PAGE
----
In four days we will enter the new year. It behooves us then to look back and take stock of what we achieved in 2018, and where we fell short as a Nation, and as A People whose past has not always been easy.
Unless you know where you have been, you cannot chart a meaningful course ahead.
Our challenges have always been hard, but our suffering has provided priceless lessons, and our resilience a good foundation upon which to make decisive and meaningful decisions.
This could not have been achieved without good leadership, both at URUGWIRO, in our government institutions, and no less in the RDF — a force that makes us all proud, and our detractors think twice before they try childish, suicidal missions to destabilize us, but mostly to deflect attention from their incompetence and misrule.
No amount of noise, heckling or periodic hit and run ambushes on our borders can draw Rwanda into premature conflicts. This should however never be construed as a sign of weakness. All oportions are on the table, to defend and protect our sovereignty.
As we negotiate for friendly relations with our neighbors, we must plan for when those negotiations falter and lethal force is necessary and morally justified.
In a word, the State of our Republic is strong.
In 2018 we made amazing and impressive achievements;
African Heads of State unanimously selected President Kagame chairman of the AU: to streamline and improve the organization. This was a resounding vote of confidence in his leadership, and a recognition of Rwanda’s stature on the international scene.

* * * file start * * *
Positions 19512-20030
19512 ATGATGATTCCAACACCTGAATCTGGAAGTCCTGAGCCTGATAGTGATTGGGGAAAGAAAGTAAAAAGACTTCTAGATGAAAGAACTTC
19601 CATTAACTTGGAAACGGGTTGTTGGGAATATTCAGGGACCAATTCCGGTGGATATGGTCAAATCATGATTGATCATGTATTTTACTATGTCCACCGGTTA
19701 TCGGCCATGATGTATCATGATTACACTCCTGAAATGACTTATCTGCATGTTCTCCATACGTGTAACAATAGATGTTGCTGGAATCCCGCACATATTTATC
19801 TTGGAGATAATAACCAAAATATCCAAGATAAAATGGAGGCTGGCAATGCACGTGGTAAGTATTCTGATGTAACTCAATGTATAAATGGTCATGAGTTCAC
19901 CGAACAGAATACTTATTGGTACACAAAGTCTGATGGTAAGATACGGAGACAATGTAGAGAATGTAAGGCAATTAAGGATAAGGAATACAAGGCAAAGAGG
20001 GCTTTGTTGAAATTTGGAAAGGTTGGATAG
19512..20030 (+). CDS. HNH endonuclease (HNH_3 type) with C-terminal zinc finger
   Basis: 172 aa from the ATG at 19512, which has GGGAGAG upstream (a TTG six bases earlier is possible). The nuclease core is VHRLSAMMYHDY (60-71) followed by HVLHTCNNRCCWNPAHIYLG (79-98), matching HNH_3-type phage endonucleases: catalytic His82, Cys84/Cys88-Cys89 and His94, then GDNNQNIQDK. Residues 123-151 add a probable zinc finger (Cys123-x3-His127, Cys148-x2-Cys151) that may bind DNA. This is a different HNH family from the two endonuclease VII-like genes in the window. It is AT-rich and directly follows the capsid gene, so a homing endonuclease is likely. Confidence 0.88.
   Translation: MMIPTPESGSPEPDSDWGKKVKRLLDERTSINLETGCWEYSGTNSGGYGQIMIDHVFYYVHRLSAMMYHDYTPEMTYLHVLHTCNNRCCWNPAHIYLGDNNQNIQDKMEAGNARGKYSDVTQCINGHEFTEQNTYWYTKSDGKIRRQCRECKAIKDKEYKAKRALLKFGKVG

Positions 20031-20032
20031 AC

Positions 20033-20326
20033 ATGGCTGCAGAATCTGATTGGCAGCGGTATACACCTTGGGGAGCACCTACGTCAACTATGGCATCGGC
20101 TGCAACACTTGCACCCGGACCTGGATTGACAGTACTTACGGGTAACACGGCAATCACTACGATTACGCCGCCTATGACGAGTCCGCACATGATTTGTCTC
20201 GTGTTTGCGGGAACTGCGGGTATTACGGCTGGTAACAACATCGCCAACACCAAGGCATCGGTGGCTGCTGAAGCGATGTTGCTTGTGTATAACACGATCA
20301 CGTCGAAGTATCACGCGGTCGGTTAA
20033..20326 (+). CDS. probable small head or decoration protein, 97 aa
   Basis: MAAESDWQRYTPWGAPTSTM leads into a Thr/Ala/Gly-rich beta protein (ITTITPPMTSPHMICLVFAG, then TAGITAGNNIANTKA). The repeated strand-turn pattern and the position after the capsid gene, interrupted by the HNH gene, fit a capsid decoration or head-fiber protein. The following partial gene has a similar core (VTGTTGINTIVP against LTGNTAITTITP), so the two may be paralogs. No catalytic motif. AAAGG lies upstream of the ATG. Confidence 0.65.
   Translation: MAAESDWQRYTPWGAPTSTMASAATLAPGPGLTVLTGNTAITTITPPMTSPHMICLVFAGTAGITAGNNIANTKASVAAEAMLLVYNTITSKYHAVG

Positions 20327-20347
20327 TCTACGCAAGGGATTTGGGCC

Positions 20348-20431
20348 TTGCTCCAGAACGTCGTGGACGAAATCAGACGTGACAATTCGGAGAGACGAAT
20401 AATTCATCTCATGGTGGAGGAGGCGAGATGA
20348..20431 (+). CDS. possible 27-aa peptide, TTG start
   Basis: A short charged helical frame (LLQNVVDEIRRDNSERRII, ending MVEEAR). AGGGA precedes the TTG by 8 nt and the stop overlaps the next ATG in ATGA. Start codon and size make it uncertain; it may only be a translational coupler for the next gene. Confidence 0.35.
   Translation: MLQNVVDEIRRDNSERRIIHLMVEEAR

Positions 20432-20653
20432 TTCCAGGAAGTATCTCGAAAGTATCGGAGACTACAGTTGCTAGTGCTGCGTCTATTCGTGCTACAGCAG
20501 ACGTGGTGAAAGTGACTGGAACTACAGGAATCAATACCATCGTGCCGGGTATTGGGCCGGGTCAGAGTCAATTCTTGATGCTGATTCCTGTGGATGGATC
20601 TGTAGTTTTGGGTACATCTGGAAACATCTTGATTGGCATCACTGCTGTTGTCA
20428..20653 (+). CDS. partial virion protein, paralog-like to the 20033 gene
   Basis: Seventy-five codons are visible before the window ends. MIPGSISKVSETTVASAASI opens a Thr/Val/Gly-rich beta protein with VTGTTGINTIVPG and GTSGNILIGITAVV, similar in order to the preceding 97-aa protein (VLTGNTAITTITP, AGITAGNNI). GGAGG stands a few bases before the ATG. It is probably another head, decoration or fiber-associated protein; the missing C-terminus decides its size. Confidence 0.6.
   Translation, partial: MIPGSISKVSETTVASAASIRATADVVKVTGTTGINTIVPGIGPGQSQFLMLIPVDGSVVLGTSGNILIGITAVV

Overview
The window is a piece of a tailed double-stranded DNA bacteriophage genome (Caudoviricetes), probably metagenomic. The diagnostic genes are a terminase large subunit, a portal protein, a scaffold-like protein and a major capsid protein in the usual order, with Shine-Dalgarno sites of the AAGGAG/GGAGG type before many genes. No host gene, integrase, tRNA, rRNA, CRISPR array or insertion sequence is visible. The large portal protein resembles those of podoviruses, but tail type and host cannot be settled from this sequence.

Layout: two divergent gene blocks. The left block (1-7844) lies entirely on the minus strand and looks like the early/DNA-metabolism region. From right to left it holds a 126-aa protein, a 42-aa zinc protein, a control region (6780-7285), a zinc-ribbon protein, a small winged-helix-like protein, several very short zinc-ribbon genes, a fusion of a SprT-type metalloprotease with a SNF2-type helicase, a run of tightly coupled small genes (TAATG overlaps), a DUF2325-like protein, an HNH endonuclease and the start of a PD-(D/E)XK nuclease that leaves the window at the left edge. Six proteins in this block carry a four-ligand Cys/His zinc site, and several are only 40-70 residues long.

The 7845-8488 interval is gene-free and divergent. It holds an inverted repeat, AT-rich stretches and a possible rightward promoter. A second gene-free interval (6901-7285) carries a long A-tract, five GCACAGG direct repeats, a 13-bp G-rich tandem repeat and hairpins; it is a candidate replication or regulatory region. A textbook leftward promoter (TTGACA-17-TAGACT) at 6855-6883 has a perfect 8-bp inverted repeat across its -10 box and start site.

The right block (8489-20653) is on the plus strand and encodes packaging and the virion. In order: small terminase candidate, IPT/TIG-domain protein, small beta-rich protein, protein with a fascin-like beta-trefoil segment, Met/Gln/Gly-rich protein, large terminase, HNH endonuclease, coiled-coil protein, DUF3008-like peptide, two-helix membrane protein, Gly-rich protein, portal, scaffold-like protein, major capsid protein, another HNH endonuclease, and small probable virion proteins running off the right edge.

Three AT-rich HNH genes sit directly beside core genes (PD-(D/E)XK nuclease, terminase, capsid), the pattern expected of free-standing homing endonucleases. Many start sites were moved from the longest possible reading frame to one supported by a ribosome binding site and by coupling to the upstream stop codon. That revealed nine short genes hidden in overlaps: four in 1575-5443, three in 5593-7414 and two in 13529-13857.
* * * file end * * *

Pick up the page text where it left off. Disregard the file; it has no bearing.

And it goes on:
Mr. President, I salute you.
As if that was not enough, Louise Mushikiwabo was elected to head Francophone countries — a sweet and strategic coup for Rwanda that will go far in normalizing relations with France.
That in 2009 Rwanda joined The British Commonwealth, with no prior ties to the UK speaks volumes about our strategy and philosophical genius. Those who underestimate us need to go slow.
In 2020 Rwanda will host The Commonwealth Heads of Government meeting. If Rwanda was unstable, badly governed, why would other Heads of State agree to come here? Such silly talk.
The Rwanda Convention Bureau reports that they hosted 201 events in 2018, bringing in $52 million in revenue, and well over 35,000 international delegates.
Akagera National Park saw 37,284 visitors, bringing in $1.6 million.
Rwanda Air, our jewel and pride, keeps bracing the blue skies.
Our economy struggles on , alas with un-realistic interest rates. I am sure the powers that be are paying attention. Meaningful economic development cannot happen under these conditions.
Housing prices are un-realistically high. Correct me if I am wrong. If foreigners with big money continue buying prized real estate, Rwandans will forever be barred from the market. We are a small country with not much land. We must not continue selling that which is in limited supply.
We must at all times be self-critical. We have not come this far blindfolded.
With foresightedness, good will and without arrogance of success, 2019 promises to be a good year.
As I prepare to return to Texas, after a thrilling two months in Kigali, I am tempted to use the cliche: I LEFT MY HEART IN RWANDA. I leave assured, more than ever before that we are on the right course and the days ahead are going to be brighter.
This much I know: we are better off today than ever before. Our leadership is better than it has ever been, and more responsive to the needs and aspirations of Rwandans.
And yes, I still believe God returns to spend the nights in Rwanda.